I mean, sometimes we kind of turn away from God. My goodness, we forget a lot of the stuff he’s already done, and I’m talking about how, through Jesus Christ, we are a new creation, our past has been nailed on the cross and our future is as secure as the tomb was empty. We move that to the back burner. But not only that, we tend to forget what God wants all people to do, namely to love him and love one another. My gosh, it’s not rocket science, but when we’re talking about everything we think we should be doing, loving one another doesn’t generally make the top ten. And so, like those folks from Judah, there are times when we’ve ...”forsaken [God], the fountain of living water.”
Just like there are times when we choose to “...dug out cisterns for [ourselves], cracked cisterns that can hold no water.” And don’t we do that when we turn to other stuff, and start trusting that more health and more wealth and more happiness can guarantee our future, not unlike the guy in a parable told by Jesus that we now call the rich fool? You know the story: “The land of a rich man produced abundantly. And he thought to himself, ‘What should I do, for I have no place to store my crops?’ Then he said, ‘I will do this: I will pull down my barns and build larger ones, and there I will store all my grain and my goods. And I will say to my soul, ‘Soul, you have ample goods laid up for many years; relax, eat, drink, be merry.’ But God said to him, ‘You fool! This very night your life is being demanded of you. And the things you have prepared, whose will they be?’ So it is with those who store up treasures for themselves but are not rich toward God.” You see, I think it’s pretty easy to slip into the same kind of thing that tripped up Jeremiah’s friends and neighbors.
But here’s the good news, because Jeremiah wrote this stuff about worthless idols and cracked cisterns, we have it in our power to do something about it. In other words, right here and right now, we can make the choice to reject the idols and to follow God. And we can do it by making two decisions.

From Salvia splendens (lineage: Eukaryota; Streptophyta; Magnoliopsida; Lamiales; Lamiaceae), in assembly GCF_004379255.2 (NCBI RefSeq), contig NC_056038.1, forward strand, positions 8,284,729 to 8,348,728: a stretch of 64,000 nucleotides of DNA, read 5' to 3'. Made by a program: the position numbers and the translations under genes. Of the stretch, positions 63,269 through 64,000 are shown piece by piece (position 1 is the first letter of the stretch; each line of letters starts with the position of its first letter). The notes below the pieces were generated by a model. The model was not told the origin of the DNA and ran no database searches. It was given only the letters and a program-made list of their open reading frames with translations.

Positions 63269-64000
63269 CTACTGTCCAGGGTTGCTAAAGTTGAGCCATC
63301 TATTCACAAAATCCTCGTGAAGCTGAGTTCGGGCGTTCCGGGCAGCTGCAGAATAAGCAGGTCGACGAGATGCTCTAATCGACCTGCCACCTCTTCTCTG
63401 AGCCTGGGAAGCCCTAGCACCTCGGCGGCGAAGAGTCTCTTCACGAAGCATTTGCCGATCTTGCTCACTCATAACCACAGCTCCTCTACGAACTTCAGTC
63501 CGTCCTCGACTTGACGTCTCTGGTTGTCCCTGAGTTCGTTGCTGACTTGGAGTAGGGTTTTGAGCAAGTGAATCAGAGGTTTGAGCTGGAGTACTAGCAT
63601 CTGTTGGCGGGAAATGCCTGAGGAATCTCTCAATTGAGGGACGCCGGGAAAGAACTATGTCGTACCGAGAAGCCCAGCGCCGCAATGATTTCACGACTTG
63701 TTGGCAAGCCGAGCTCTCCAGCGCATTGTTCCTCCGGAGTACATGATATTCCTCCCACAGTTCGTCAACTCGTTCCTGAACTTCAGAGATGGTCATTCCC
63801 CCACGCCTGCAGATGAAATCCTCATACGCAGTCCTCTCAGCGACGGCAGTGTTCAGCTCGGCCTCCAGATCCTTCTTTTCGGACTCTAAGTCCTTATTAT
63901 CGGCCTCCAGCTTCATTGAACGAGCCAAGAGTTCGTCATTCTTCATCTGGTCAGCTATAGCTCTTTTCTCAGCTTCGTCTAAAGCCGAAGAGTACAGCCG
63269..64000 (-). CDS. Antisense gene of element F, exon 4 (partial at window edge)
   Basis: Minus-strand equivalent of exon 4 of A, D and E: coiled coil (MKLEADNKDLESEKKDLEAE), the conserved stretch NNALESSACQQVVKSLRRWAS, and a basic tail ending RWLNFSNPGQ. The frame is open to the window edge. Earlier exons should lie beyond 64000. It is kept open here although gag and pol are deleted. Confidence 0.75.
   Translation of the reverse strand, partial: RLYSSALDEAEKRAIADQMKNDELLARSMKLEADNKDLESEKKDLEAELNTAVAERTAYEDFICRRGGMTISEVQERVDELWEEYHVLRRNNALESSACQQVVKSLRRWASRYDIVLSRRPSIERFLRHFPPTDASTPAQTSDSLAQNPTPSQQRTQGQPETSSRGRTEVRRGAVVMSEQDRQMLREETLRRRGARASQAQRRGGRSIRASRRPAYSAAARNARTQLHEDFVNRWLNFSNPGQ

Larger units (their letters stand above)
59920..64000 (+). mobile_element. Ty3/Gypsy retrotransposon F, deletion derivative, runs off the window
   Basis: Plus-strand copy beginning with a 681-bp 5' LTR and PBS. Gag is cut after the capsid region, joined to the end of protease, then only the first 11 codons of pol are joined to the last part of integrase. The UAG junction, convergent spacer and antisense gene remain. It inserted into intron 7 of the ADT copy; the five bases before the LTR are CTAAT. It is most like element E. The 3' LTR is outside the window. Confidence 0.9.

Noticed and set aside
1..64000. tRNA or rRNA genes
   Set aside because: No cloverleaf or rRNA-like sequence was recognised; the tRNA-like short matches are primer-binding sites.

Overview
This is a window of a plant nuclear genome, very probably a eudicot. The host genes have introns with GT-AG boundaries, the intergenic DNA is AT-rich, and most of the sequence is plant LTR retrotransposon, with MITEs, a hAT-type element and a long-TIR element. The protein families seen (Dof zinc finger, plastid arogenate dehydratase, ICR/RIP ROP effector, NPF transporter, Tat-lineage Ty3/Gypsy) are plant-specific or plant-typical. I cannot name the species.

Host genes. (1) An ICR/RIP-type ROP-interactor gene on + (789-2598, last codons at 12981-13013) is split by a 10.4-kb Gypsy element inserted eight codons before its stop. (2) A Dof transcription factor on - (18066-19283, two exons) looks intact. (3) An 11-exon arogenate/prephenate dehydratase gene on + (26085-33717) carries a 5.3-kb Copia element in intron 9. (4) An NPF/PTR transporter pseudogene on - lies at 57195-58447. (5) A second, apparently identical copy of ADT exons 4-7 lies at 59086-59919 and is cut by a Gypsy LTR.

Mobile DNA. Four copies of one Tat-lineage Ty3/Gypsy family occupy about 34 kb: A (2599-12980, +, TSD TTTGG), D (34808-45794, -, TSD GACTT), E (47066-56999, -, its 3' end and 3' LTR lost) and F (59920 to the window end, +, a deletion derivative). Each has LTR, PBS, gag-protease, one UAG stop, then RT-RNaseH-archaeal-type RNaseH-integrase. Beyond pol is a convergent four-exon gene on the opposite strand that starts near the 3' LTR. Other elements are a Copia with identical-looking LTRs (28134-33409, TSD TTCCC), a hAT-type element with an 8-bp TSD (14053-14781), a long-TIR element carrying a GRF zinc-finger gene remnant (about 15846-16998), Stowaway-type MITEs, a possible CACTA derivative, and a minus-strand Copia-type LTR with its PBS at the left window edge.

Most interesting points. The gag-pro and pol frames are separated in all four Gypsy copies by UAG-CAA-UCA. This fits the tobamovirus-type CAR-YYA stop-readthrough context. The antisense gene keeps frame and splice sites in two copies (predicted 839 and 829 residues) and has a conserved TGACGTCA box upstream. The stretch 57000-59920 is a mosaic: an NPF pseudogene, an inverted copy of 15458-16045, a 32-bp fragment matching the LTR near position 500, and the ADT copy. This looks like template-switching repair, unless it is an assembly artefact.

And then we can trust, and I’ll tell you, this is really cool. You see, we can decide that we’re going to trust that God has already done everything that it says he did and he’ll do everything he promised to do. Now this is what faith is all about. And like I said it really does come down to a decision. It’s like this famous theologian wrote. Faith is like stepping through a door into a dark room. When you do that, you’ve decided to believe that there’s a floor on the other side. You see, we can do the same thing with God. And I’ll tell you, when we do, something r
eally remarkable happens. Suddenly we see God present all around us. And the shame that we might have felt about ourselves, it gradually melts away, because we start seeing ourselves as we’re seen by our heavenly Father, and I’ll talking about flawed creatures that he loved before he laid the foundation of the universe. And the fear and doubt we might have had as we face the future, that’s replaced with a gentle assurance that in God’s hands, we’re going to be fine. In spite of what’s happening all around us, in the end, we’ll be fine. Now, that’s what I mean, when I say we can turn toward God and that’s the second thing we can do.